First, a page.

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Rohan R. Walvekar, MD, earned his doctoral degree from the University of Mumbai. After graduating in 1998, he completed a residency in Otolaryngology and Head Neck Surgery at the TN Medical College & BYL Nair Charitable Hospital, Mumbai, India, with triple honors. Subsequently, he completed two head neck surgery fellowships, and trained at at the Tata Memorial Hospital, Mumbai, which is India’s most prestigious cancer institute, catering to over 5000 new head neck cancer registrations a year. After completing an Advanced Head Neck Oncologic Surgery fellowship at the University of Pittsburgh, he became an Assistant Professor in Head Neck Surgery within the Department of Otolaryngology Head Neck Surgery at the University of Pittsburgh/VA Medical Center, prior to joining the LSU Health Sciences Center in July 2008. His clinical interests are head neck surgery and salivary endoscopy. His research interests include evaluating prognostic markers and clinical outcomes of head and neck cancer therapy and treatment of salivary gland disorders.

Colon Cancer: When & Why You Should Start Screening

Author: Guy Orangio, MD,  FACS, FASCRS, UMC Colorectal Cancer Surgeon

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Colorectal cancer is the fourth most commonly occurring cancer and the second leading cause of cancer deaths in the United States, with over 56,000 people expected to die from this disease each year. However, this cancer is preventable and curable when detected and treated early.

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March is Colorectal Cancer Awareness Month, a perfect time to learn more about  this disease and when and why to get screened. Because there are often no symptoms when it is first developing, colorectal cancer can only be caught early through regular screening.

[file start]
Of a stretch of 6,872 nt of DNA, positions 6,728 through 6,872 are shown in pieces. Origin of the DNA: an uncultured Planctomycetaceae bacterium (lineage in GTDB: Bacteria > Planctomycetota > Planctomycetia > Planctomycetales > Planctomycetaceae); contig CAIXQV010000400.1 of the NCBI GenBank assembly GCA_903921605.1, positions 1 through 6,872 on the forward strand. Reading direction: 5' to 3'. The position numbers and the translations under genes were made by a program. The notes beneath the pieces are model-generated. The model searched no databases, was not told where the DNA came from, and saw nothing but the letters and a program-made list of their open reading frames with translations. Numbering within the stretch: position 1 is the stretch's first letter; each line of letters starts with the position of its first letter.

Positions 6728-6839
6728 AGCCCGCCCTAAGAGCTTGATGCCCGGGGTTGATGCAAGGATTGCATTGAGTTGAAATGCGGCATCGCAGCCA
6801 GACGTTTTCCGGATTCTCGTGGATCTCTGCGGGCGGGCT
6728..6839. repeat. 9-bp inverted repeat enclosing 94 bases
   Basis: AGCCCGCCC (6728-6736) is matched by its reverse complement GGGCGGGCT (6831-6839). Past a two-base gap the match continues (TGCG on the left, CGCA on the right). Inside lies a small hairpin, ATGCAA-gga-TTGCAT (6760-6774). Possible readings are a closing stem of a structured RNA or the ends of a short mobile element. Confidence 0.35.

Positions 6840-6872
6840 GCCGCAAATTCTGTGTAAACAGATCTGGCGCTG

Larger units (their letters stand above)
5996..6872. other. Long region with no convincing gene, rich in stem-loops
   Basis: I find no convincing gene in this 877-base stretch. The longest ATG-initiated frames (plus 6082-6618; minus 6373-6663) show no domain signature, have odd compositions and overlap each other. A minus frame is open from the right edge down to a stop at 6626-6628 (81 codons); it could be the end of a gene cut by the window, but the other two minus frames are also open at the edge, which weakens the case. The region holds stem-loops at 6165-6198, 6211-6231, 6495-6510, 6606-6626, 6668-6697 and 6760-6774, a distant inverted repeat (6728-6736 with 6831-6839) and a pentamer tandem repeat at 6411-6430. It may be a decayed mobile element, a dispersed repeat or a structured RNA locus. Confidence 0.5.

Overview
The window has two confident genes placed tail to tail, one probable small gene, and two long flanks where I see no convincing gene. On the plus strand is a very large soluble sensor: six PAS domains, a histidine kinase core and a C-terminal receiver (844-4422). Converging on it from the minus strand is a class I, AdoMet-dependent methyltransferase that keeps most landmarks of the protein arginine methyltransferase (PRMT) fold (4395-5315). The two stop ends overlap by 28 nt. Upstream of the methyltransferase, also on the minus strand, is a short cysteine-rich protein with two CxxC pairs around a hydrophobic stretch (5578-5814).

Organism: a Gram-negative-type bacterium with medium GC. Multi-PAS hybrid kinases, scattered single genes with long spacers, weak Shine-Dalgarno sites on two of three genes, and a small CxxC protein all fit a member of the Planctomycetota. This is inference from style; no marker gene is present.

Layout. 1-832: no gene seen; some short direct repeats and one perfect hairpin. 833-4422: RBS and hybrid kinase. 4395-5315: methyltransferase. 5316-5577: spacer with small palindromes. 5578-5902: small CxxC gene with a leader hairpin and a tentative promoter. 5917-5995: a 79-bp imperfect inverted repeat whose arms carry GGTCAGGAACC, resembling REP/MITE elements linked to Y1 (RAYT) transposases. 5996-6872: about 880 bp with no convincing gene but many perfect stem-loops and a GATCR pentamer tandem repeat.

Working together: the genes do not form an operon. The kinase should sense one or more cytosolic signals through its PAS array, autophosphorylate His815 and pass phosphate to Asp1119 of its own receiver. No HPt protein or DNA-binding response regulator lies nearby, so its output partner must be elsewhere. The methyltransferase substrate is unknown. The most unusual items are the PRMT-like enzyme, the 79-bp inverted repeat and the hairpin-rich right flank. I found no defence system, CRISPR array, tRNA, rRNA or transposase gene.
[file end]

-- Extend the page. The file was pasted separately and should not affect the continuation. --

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Most colon cancers start as non-cancerous growths called polyps. If we are able to find these polyps while they are still non-cancerous, we remove them and the cancer may be prevented. Major surgery can usually be avoided.

STAGES

Screening programs begin by classification of risk based on personal, family and medical history. People who are at increased risk may need earlier and more frequent screening depending upon the recommendation of their healthcare provider.

The American Society of Colon and Rectal Surgeons (ASCRS), which is dedicated to advancing the treatment of patients with diseases affecting the colon, rectum and anus, supports the following colorectal cancer screening guidelines:

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Recommendations Screening People at Average Risk

  • Men and women at average risk should have screening for colorectal cancer and adenomatous polyps beginning at age 50 years.
  • A colonoscopy (a test that allows the physician to look directly at the lining of the entire colon and rectum) every 10 years or a barium enema (x-ray of the colon) every 5 to 10 years are acceptable alternatives. •

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Recommendations for Screening People at Increased Risk

  • People at increased risk of colorectal cancer or adenomatous polyps include those with first-degree relative (parent, sibling or child) with colon cancer or adenomatous polyps diagnosed before 60 years
  • People with two first-degree relatives who were diagnosed at any age, should have screening colonoscopy starting at age 40 years — or ten years younger than the earliest diagnosis in their family — and then repeat every five years.
  • People with a first-degree relative with colon cancer or adenomatous polyp diagnosed at age greater than 60 years or two second degree relatives with colorectal cancer should be advised to be screened as average risk persons beginning at age 40 years